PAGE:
Mario has come to iOS. The days of people making due with wannabes and knock-offs on the app store are over. Super Mario Run is the first time the icon has graced a non-Nintendo platform since Mario Teaches Typing 2 on PC and it’s been received with a lot of fanfare and a healthy amount of criticism. The game is Nintendo’s first real attempt at an actual game for mobile devices, following the May release of the experimental social media app, Miitomo. Let’s get the easy question out of the way, “is it any good?” The answer to that is “yes” but how good and your expectations will define how much it’s worth to you.

Super Mario Run (SMR) has been erroneously labeled an “endless runner” by many. It very much has an end. Mario runs forward automatically. The skill comes in knowing when and where to jump to collect the most coins and finish the level in style. With six worlds, each containing four levels, a straight play through will last most players less than a couple of hours. That said, SMR is rich in replay value. In the same way titles like Star Fox 64 send the player back to collect trinkets and discover secrets, SMR encourages multiple playthroughs. There are three sets of five coins to collect in every level. The pink coins are visible from the start and are fairly easy to collect once you’ve mastered the basics, the purple coins are revealed later and are more difficult to get at while the black coins are deceptively hidden and harder still. All this is just the World Tour mode, structured in very traditional Super Mario Bros. fashion. What SMR brings to the franchise is Kingdom Builder and Toad Rally. The story is that Bowser has kidnapped Princess Peach once more and laid waste the Mushroom Kingdom. Your Job as Mario is not only to save the princess again but to return the native Toad population back to their ravaged homeland by rebuilding the kingdom brick by brick. You’ll do this by collecting coins in levels and impressing Toads during Toad Rally. Toad Rally has you running through levels while racing the ghosts of friends and strangers, but it’s not your standard time trial run. The most important aspect of Toad Rally is collecting more coins than your opponent and attracting Toads by performing tricks and pulling off the run as seamlessly as possible. The trick aspect of SMR, coupled by the perpetual motion of moving forward makes the game feel almost like a Sonic the Hedgehog title. A flawless and stylish run though one of SMR’s levels invokes a rhythm that fans of SEGA’s mascot would greatly appreciate. In fact, many of SMR’s mechanics upend long standing Mario Bros. dogma. For example, Mario automatically vaults over enemies if he runs directly into them and players are limited to two lives per level. These differences take some getting used to and experienced Mario players may have some adjusting to do.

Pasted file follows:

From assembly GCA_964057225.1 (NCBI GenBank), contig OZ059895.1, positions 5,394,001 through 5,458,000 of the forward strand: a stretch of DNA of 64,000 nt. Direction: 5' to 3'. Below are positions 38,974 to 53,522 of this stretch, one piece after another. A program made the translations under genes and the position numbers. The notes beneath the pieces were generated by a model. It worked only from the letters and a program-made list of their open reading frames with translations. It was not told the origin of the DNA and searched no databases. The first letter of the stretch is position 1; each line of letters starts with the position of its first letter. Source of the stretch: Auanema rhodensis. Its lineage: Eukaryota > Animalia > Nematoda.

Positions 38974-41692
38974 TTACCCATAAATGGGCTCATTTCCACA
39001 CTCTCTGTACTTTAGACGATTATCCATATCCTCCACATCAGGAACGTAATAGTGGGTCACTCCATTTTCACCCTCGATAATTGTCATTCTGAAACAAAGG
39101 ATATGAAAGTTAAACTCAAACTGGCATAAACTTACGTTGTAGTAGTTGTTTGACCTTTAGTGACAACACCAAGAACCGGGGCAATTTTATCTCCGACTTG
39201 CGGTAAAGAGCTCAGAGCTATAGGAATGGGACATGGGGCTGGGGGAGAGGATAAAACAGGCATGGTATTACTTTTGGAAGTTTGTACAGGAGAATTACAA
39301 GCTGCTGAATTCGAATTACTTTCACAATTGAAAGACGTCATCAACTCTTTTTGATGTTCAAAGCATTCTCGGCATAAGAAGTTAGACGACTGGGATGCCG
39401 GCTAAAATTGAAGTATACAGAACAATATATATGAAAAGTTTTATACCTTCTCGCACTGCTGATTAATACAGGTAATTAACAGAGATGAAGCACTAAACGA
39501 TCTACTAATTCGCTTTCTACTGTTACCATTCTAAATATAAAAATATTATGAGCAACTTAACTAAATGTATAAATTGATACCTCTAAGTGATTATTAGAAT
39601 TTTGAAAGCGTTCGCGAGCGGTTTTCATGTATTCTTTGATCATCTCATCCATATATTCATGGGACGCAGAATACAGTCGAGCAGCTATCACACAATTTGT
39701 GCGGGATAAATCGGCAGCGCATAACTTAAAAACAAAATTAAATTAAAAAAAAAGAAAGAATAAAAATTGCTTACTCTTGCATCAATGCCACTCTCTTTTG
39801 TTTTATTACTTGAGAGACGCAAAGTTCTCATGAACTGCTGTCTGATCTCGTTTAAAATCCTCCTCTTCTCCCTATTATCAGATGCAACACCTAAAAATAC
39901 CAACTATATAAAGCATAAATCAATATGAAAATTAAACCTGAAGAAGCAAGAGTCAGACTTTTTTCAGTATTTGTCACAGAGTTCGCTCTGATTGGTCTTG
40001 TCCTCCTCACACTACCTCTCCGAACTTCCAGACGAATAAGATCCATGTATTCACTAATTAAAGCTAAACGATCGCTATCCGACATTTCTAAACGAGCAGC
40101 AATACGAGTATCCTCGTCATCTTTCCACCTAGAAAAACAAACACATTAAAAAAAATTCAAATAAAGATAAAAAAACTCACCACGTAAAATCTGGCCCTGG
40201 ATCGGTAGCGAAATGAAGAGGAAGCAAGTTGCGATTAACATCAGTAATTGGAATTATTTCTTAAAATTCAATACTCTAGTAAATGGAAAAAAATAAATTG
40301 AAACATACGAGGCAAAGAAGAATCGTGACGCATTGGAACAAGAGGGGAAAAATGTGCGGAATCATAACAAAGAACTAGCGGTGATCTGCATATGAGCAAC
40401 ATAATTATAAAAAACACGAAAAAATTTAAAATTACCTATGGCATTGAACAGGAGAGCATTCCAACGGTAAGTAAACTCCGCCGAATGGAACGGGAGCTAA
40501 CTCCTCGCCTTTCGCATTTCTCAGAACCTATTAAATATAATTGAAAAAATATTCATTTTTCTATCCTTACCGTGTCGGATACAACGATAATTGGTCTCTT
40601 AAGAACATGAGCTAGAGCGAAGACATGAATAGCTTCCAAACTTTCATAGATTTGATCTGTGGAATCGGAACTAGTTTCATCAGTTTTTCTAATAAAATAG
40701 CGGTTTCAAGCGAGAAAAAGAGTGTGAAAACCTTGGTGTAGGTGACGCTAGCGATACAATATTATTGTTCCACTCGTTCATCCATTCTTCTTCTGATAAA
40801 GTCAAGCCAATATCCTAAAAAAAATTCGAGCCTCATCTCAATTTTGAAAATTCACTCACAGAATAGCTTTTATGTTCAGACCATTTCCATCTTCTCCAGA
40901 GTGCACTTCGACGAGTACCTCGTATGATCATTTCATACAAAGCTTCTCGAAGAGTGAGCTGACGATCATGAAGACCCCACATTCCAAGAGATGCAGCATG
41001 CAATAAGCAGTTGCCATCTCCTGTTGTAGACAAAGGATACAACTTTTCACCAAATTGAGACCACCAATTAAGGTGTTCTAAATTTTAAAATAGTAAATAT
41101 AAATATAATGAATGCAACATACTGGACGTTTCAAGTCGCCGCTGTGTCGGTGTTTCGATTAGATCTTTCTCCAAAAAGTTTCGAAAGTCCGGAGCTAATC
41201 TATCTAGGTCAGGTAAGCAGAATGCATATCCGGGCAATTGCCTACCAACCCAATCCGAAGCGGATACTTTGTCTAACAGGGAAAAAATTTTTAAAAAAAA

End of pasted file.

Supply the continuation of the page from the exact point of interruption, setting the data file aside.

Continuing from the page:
Of course, as a mobile game, monetization was a key concern when SMR was first announced. While the App Store lists the title as ‘free’ this label is misleading. The free download gets you the first three levels and nothing more. The game costs $13.99 CAD to unlock in full. This may seem like a steep price tag relative to other mobile titles but keep in mind that SMR does NOT contain any microtransactions or ‘pay to win’ downloads. $13.99 gets you the whole game and considering the fact that the New Super Mario Bros. titles on 3DS and Wii U cost over $40 each, SMR delivers the goods. Another less forgivable offense is the fact that SMR must be played with an online connection present. For a one handed game that encourages you to play on the go, this is a baffling offense as most subway undergrounds lack cell service. When you do have cell service, SMR is hungry for your data. It’s not nearly the data hog as Facebook, Twitter or even Pokemon Go but it consumes a lot more cellular data than it has any right or need to. While a connection is needed for Toad Rally most of the game should be playable without a need to be connected. The only reason for it seems to be for copy protection and to prevent hacking which I’m not sure is that big of an issue, at least on iOS.

All said, Super Mario Run is a fun game that’s worth the very reasonable asking price of $13.99 but it’s hampered by the security and data limitations of the platform it’s on. It’s not a fully fledged Mario title, feeling like a experimental side project, but its clever design will keep many coming back for more. It does what Nintendo said it set out to do with its mobile initiative, it provides a taste of the ‘real thing’ available on its own hardware.